Zombie Workers and Sexual Interruption: How Edvard Munch Predicted Our Only Life – Review | Edvard Munch

We love anniversary. This year is being considered the centenary of modernity, since The Waste Land and Ulysses were published in 1922. But Edvard Munch TS Elliott and James Joyce won. In 1892, Munch painted the city’s first modernist masterpiece, anticipating their radical visions of urban life by three full decades. Now that masterpiece, Evening on Karl Johan, has come to Britain as part of a prized loan from Munch incendiary from a collection in Bergen, Norway.

These people really need to work from home. They come towards us at the close of the day, their faces sad from the misery of the office or the factory. It’s a mysterious gray caricature of loneliness and sadness lit up by glowing yellow windows. A woman stares with white circles of eyes, her pupils shrinking into dots, while the man in a funeral cap has a shrunken, skull-like face, as if modern life had made him one of the walking dead. In fact, they’re all zombies in action, their bodies off, their pace is automatic, approaching into one mummified block.

This is the very alienation that Eliot would say 30 years later: “A crowd streamed over London Bridge, / I didn’t think death had resolved so much. / Sighs, short and infrequent, exhaled, / And every man fixed his eyes before his feet.” Evening in Karl Johann in the twentieth century city of lonely crowds marching hopelessly between nowhere and nothing.

If being first means being the best, then Munch deserves the title of first true modernist, making this the movement’s 130th anniversary rather than its 100th. But this is just one way to judge art. What distinguishes Munch is the originality of pain. Rough as the evening on Karl Johan, overshadowed by the painting next to him.

Life stole from them... on their deathbed.
I stole life from them.. on their death bed. Photo: Dag Fosse/Kode

Next to the death bed depicts people standing over the body of a still child. Their suffering is so complete that there is nothing left of them. The woman closest to us has a mask of white, like a bandage, on her face, leaving only tiny specks of pink around her eyes. Her features were ruined by her loss. Another woman went further already, her face just a pale cartoon with dot eyes. All we see of the late is a fluffy little look under the sheets with light brown hair. But we see death in the forms of mourners dressed in black. It entered every fiber of their being. Life was stolen from them.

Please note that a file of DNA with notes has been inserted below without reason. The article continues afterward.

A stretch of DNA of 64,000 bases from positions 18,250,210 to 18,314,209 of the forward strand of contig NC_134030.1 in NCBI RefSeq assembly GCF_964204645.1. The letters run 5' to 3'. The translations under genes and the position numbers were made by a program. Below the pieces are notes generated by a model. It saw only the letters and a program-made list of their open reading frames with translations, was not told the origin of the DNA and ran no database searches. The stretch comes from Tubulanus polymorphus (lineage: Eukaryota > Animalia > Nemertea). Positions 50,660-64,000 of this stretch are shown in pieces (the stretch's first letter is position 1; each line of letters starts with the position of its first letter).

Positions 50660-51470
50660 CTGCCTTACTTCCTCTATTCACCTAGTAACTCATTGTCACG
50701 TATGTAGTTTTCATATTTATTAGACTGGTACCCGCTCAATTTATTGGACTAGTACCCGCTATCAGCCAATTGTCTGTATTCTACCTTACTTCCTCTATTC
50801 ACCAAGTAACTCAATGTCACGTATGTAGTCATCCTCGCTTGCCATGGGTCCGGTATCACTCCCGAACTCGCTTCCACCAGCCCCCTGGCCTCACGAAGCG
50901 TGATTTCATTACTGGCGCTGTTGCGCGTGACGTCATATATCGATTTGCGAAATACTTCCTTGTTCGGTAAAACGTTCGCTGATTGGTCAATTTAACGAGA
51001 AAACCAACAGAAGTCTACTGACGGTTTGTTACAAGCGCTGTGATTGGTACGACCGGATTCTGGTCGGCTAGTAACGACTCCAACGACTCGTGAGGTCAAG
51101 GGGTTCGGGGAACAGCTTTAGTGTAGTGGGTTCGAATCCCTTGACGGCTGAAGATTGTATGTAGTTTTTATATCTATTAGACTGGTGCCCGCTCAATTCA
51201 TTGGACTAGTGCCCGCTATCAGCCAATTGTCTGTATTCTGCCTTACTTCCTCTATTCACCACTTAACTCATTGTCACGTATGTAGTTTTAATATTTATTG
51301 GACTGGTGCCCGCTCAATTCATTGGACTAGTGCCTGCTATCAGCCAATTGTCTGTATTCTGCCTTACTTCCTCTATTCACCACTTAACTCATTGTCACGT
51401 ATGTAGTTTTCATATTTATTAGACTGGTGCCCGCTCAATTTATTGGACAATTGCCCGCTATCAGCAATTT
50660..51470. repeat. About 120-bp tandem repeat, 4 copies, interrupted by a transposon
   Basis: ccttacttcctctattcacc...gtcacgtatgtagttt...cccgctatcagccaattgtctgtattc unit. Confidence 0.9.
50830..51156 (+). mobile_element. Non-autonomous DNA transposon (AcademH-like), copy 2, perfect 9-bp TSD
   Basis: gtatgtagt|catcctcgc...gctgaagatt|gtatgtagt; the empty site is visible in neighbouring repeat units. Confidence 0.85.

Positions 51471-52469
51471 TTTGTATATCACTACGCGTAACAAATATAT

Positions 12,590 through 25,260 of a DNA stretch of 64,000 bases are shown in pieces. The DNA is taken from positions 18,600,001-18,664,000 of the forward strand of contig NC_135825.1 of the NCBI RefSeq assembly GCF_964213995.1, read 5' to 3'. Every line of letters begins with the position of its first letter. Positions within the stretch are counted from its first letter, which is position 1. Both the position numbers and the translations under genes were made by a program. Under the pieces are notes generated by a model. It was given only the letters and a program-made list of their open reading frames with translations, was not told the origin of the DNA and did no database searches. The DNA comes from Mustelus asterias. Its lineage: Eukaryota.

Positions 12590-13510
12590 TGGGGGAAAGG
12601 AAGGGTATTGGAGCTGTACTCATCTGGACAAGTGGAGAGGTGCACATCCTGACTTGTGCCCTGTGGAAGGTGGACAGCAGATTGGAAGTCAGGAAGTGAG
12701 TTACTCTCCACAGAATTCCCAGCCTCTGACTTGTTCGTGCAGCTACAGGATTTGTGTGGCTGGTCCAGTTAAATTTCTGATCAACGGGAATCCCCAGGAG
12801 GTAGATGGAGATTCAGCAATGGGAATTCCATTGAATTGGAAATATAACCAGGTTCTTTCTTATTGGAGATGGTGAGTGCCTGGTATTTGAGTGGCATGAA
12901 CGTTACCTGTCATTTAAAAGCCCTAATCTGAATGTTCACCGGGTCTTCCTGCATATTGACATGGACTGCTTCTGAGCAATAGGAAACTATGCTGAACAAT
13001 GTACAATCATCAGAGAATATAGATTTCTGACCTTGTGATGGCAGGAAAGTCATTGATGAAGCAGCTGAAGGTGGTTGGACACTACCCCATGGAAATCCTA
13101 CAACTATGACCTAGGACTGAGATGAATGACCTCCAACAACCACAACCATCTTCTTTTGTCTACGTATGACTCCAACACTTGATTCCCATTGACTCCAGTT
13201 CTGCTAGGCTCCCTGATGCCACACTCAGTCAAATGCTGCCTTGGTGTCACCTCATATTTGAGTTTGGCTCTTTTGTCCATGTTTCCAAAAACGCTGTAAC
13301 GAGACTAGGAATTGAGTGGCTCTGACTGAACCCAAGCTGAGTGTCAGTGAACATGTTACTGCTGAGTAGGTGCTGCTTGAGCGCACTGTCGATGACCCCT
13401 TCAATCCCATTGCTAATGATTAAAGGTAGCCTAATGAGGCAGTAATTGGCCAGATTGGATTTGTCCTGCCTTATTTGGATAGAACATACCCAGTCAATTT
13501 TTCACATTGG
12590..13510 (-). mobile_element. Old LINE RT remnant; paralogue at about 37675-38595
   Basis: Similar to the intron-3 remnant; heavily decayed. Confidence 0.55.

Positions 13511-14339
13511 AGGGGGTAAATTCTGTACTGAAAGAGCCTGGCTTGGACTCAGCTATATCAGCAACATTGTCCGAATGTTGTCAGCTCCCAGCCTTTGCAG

It was stolen from Munch when he was a kid too. This painting recalls the tragic loss of his beloved sister Sophie from tuberculosis, which actually killed his mother. Sadness how he saw life. TS hero Eliot in The Love Song of J Alfred Prufrock admits that he “wasn’t Prince Hamlet” – but the young man in Munch’s Melancholy vividly resembles the tragic Scandinavian hero as he wanders on the beach, head resting on his hand a medieval symbol of grief as old as Louis Chesman. Munch’s creamy brown and violet skies over the Dead Purple Sea allow you to feel his mood for yourself.

This is why it is so special to see Munch’s paintings up close, as opposed to his prints. This show may scale modestly, with only 18 panels, but that’s a lot of Munch on canvas – and in this perfectly lit and perfectly spaced gallery you get not only a gorgeous look, but one full of emotion from the ecstatic melancholy of his colours. Munch sways admirably in his pain. All that sadness spills into his luxurious feel of paint. Among the dark green woods in his massive 1894 canvas “Woman in Three Stages” is what appears to be a great bloodstain: red paint has been thrown onto the canvas to create this dread of horror. Or at least that’s what I suppose happened. They should probably do a test to see if it’s blood.

Luxurious paint feel... a munch woman in three stages.
Luxurious paint feel… a munch woman in three stages. Photo: Dag Fosse/Kode

As if an overwhelming sense of sadness weren’t enough, Art Munch unabashedly acknowledges the occurrence of huge sexual interruptions. There is a young man to the right of this work, meditating next to three pictures of women: one is dreaming on the beach, another is walking in the woods, and in the middle stands a tall, nude woman with her head held together. sexual challenge. You’d think a male Munch’s ego would be happy but he looks miserable. And in “Man and Woman,” a naked man’s head descends into despair as he sits helplessly facing his naked girlfriend. This bedroom scene is nothing if not without men. Munch clearly matches the male ego that has been crushed by a woman’s nudity to impotence. How many artists were that frank?

This exhibition shows how Munch jumped from beautiful Post-Impressionist scenes of the 1880s – including the portrait of his sister Inger beside a misty sea – to his intense abstract portraits. Vin de Cycle Exposed emotion pictures, so much so that he seems to be missing skin. The clinic’s self-portrait, painted in 1909, shows why he couldn’t continue like this. Munch’s most expressive period was bought at the expense of painful love relationships and alcoholism. In 1908, he had a breakdown and entered the “Neurology Clinic”. This painting shows him in a state of recovery: at first glance, it may seem a more formal work, as Munch adopts a respectable and serious pose, but then you realize that he is actually painting himself trying this pose, hoping with discomfort that he can maintain it. from now on. However, his jacket is a hydrophobic pattern of purple paint. Munch couldn’t forget what he saw when he looked into the bloodstained forest.